KiKi Layne on Her Lethal Left Hook (And More) in “The Old Guard”
With her star turn in Barry Jenkins’ If Beale Street Could Talk, KiKi Layne left a lasting impression on critics and producers alike. In director Gina Prince-Bythewood‘s The Old Guard, now streaming on Netflix, Layne shows herself to be a performer capable of handling wildly divergent roles. Her character, Nile Freeman, the youngest and newest member of a team of immortal mercenaries, is a highly trained Marine with a strong moral compass, advanced weapons training, and a powerful left hook. The Credits spoke to Layne about the intense physical training that helped build her character and the importance of purpose in an action film.
The physical presence of Nile is very powerful and very specific. How did you find your way into her physicality?
Part of it was just doing all the physical training that we had to do. I feel that all the training naturally affected my physicality. I was feeling stronger from being in the gym more than I’ve ever been in my entire life. Also, part of the physicality came from playing a Marine, and the strength and dignity and power and confidence that Marines carry with them. I definitely wanted to embody that as well, and that all came together to create a very different physicality for me.
You also had a very different way of speaking.
My speech came out of the physical presence of the character. I found this new strength in my posture, and the way that I carried myself led to a change in the speaking voice that I had. My work is about honoring the authenticity of whatever character I’m embodying, and the story they’re telling. I feel like whatever character I’m playing, they find a way that makes the most sense for how they need to communicate their story. They find it in an authentic way through me, the instrument that’s been given to them to use.
You and Charlize do many of your own stunts—what was your training experience like?
It was such a different physical experience, especially since there were so many different aspects to it, like being in the gym, lifting weights, and just trying to build the necessary muscles and strength to sustain us through the shoots and the longer sequences. The military tactical training was super important, especially for me playing a Marine. It was also great for the team, because it gave us a place to start to show how well The Old Guard works together, and that they’ve been a team for such a long time. Overall, it was really cool, because these are real skills that we’re picking up and learning. Now I actually know how to handle a weapon properly, and reload safely. I learned boxing, and that’s pretty cool to be able to take away from a project.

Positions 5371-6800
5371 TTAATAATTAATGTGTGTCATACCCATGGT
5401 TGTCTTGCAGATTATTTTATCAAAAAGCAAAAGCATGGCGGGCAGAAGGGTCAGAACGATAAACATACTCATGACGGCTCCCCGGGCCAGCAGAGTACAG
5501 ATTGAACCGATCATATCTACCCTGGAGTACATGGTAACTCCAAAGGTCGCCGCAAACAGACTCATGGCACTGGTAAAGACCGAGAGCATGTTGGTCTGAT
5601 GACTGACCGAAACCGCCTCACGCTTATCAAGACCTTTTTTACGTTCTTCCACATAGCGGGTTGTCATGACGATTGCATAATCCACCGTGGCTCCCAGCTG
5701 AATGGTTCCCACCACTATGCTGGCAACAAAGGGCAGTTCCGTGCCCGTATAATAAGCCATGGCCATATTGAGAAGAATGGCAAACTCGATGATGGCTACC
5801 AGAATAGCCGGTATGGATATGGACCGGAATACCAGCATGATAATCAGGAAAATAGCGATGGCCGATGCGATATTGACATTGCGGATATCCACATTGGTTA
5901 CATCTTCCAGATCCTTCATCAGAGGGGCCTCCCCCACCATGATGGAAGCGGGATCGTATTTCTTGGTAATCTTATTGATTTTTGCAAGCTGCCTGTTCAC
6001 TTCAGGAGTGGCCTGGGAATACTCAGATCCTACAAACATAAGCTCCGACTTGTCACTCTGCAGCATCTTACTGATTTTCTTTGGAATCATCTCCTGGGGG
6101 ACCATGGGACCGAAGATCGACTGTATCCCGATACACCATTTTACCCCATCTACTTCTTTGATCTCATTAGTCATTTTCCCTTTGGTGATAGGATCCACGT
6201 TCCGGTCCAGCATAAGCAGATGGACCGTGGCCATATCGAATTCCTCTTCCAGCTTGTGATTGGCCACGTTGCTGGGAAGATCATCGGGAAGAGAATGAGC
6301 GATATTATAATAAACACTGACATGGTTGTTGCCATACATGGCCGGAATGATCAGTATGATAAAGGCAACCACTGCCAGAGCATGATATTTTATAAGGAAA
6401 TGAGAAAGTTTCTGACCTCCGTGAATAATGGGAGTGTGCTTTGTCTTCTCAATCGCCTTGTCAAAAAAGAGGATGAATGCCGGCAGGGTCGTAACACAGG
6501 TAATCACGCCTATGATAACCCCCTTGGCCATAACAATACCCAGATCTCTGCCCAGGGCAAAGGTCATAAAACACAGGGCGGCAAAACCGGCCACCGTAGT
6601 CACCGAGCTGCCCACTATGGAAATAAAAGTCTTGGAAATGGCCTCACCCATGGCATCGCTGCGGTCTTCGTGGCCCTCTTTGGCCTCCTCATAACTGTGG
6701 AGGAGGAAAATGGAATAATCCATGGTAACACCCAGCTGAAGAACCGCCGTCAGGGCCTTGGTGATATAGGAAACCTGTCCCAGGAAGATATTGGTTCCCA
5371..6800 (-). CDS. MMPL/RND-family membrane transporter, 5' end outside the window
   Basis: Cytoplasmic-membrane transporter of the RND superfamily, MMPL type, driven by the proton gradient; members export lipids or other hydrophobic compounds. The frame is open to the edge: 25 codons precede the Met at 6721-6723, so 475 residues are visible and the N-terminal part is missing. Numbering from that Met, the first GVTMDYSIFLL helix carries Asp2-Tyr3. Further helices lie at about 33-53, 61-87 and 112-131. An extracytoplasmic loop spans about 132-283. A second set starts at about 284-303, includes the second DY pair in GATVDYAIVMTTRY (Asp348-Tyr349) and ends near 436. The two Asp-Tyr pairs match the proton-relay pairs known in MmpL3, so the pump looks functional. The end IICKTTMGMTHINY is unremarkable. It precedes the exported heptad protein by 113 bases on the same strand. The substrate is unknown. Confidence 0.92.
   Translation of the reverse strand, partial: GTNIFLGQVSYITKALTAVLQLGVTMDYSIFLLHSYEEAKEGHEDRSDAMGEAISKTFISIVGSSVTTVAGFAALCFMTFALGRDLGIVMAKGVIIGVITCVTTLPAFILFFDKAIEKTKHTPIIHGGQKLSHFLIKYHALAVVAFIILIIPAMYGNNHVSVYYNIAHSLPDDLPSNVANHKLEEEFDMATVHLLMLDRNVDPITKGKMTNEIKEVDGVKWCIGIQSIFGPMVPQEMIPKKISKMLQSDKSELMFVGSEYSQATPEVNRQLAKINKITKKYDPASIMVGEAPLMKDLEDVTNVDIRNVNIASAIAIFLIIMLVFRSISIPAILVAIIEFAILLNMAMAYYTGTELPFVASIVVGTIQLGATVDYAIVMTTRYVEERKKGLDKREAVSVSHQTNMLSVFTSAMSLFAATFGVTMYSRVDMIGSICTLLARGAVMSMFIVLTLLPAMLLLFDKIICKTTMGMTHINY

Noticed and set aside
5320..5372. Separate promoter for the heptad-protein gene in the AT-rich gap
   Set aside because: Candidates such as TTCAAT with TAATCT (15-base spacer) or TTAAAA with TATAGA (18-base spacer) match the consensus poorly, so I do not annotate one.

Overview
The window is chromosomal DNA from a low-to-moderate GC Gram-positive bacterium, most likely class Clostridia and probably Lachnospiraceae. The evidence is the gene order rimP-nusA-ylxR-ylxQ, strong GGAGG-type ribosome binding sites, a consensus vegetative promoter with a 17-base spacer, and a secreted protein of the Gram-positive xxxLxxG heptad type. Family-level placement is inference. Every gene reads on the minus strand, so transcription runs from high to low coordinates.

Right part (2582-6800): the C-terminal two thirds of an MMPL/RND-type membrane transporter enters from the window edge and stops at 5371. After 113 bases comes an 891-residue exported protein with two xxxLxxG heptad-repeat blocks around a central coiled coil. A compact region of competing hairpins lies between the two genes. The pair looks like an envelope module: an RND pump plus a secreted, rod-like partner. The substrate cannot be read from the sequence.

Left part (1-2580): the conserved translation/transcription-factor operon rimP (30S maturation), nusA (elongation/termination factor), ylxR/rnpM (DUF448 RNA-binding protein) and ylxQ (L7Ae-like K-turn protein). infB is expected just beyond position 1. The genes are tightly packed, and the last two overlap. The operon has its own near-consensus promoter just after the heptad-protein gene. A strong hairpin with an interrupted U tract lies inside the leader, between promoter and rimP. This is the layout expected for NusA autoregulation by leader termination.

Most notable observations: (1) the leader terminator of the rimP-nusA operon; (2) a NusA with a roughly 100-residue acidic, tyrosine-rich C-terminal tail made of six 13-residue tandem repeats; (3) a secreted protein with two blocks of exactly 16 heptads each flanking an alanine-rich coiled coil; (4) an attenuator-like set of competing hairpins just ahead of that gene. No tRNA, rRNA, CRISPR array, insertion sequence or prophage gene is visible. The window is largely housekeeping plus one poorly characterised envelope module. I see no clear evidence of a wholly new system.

The fights have a moral weight and move the story forward in a significant way, which isn’t necessarily the norm with action films. How did that impact your work?
That’s one of the biggest struggles for my character Nile. She keeps asking the question of why. “Why am I supposed to be out here killing all these people?” It’s not something she can do without purpose. We really get to see her struggling with that, as well as the weight the other members of The Old Guard carry because they’ve been at it for so long. We especially see it with Andy (Charlize Theron)’s character, that when you lose that sense of purpose, you start asking what the point is. Will everything they’re doing make any difference? Questioning that can do real damage to you on the inside.
Nile and Andy have one heckuva fight shortly after they meet…
In the fight sequences, we’re actively asking ourselves what we’re fighting for, and so in those moments of choreography, especially between Nile and Andy, there’s so much character development wrapped up in their altercations. What Nile is struggling with manifests itself in this very physical way when she’s fighting. She’s fighting Andy and fighting a lot of things inside herself at the same time. That’s one of the dope things about this film. None of the fights are there just for action. The characters aren’t killing just to kill. I think that’s a major thing that stands out in this action film because that’s a rarity. In The Old Guard, they aren’t fighting and blowing stuff up because it looks cool. They struggle with their paths, even though they’ve been given this extraordinary gift. It’s one of the things that makes the film so relatable, even though it’s wrapped up in these fantasy concepts that are essential to it as well.
What was your experience of working with the cast, given it is so global and represents so many different cultures?
It was amazing to be a part of something so inclusive, because that doesn’t really happen in Hollywood, and especially when you see all these diverse faces representing heroes and fighters and warriors.
How was working with director Gina Prince-Bythewood?
I think a major part of it was that before I even got cast, when I had a meeting with Gina, she told me she was very committed to really filling out the character of Nile, and making room and giving a sense of importance and depth to what these characters are going through. It felt great to have space made in this type of film. I went into it thinking it was just going to be about the super big action moments, and that was what was going to matter the most, but Gina explained that she wanted to see the heart and the depth that she saw in Beale Street. She believed there was room for that. It was powerful to know that she wanted me to bring as much to the project as I could, in terms of depth and vulnerability.
Featured image: THE OLD GUARD – KIKI LAYNE as NILE in THE OLD GUARD. Cr. AMY SPINKS/NETFLIX © 2020